Legendary Pictures surprised everyone at the San Diego Comic-Con last Saturday, when the studio revealed the true identity of its “Untitled 2016 Event Project” – an origins movie for King Kong, titled Skull Island. The premise organically lends itself to an effects-heavy tentpole, so as to bring the eponymous world populated by enormous apes, prehistoric reptiles, and other giant-sized creatures to life.
As such, Legendary is actively on the lookout for a director to oversee Skull Island, so as to ensure they can get started soon enough to complete the project’s demanding pre-viz and production requirements – in time to make the Fall 2016 release date target, that is.
Deadline is reporting that Skull Island already has a writer in place, in the form of Max Borenstein. The scribe has become a trusted ally for Legendary Pictures, after having scripted the studio’s Godzilla reboot (a sequel to that film was formally confirmed at Comic-Con), in addition to the upcoming Legendary-backed fantasy/adventure novel adaptation, Seventh Son.
Of course, now we have to ask: is Legendary’s decision to recruit Borenstein to reboot the King Kong property a sign that studio heads intend to crossover the property with the Godzilla franchise, somewhere down the line? Maybe not (if only because of ownership rights issues), but if Legendary does wind up going in this direction, then it will have a head-start on Universal – which is in the process of attempting to resurrect its own classic monster franchises.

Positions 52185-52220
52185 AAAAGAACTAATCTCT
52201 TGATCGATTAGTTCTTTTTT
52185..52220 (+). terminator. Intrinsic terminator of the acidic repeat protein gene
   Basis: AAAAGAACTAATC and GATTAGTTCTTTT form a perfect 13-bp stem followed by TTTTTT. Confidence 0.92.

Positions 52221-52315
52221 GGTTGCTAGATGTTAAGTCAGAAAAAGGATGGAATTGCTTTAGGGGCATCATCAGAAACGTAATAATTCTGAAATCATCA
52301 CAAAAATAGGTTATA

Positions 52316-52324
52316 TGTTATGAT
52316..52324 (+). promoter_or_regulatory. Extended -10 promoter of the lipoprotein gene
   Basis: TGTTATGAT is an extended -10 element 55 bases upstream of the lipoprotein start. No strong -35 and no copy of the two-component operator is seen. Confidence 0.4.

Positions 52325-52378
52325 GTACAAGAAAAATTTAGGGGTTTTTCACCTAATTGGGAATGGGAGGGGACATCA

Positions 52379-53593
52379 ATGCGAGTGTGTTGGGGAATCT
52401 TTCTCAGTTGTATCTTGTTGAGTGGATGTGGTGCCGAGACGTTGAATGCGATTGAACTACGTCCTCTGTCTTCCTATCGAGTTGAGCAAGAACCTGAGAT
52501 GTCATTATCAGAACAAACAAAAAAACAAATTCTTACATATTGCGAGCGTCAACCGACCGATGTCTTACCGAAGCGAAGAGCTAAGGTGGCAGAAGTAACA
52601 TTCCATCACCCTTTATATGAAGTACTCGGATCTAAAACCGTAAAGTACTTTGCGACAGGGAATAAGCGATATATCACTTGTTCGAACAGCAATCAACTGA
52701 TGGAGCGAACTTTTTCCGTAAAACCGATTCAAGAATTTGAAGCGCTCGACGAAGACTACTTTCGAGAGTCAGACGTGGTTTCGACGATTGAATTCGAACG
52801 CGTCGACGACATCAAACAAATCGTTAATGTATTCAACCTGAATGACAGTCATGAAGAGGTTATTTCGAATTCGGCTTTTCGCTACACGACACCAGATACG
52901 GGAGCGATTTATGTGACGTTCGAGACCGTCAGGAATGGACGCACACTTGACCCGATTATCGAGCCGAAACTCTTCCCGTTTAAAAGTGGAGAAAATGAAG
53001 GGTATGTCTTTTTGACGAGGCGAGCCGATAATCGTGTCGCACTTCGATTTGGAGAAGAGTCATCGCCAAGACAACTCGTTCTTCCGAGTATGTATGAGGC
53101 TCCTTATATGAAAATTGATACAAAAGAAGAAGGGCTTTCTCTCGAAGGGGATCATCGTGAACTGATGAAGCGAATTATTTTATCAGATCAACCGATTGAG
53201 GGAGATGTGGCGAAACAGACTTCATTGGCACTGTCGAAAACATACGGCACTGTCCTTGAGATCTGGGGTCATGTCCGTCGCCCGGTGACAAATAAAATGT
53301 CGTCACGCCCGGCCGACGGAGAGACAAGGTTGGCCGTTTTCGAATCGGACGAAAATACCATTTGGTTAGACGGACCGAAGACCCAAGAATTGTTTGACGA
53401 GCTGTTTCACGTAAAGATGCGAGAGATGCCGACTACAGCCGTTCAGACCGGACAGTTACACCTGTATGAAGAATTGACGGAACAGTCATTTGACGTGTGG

Much as Legendary entrusted Godzilla to indie filmmaker Gareth Edwards and hired promising newcomer Gary Shore for Dracula Untold (the Dracula origins film starring Luke Evans that arrives this fall), the studio is reported to currently have its eye on England-born filmmaker Joe Cornish to call the shots on Skull Island.
Cornish co-wrote The Adventures of Tintin and Marvel Studios’ upcoming Ant-Man, in addition to having written/directed the acclaimed low-budget sci-fi/action flick Attack the Block (a film that many would describe as a creative throwback to such John Carpenter fare as They Live). However, he has yet to prove his mettle in the arena of directing blockbuster features.
Then again, back in the 1990s, who would’ve thought that Peter Jackson – director of niche demented horror/comedies like Dead Alive – would one day go on to make a genuinely “epic” King Kong movie of his own? Multiple studios have found success of late by bringing aboard creative upstarts to handle their major tentpoles (see this Friday’s James Gunn-directed Guardians of the Galaxy, for the latest example), so it would make sense for Legendary to want a Cornish-type to handle Skull Island.
That said, Legendary’s King Kong origins film isn’t the first tentpole that Cornish has been offered since he broke-out with Attack the Block. He was once said to be the front-runner to direct the next Star Trek film before he dropped out of the running, and he is attached to the MI6 drama/thriller Section 6. Plus, it may be that Cornish is more interested in pursuing original endeavors that are of personal interest to him (a la his Ant-Man script collaborator, Edgar Wright), than franchise pics.
Still, even if Cornish doesn’t sign up to guide the upcoming expedition to Skull Island, don’t be surprised if Legendary decides to take a chance on another “outsider” for the King Kong flick and lets them cut their teeth on the blockbuster, instead.
Skull Island opens in U.S. theaters on November 4th, 2016.
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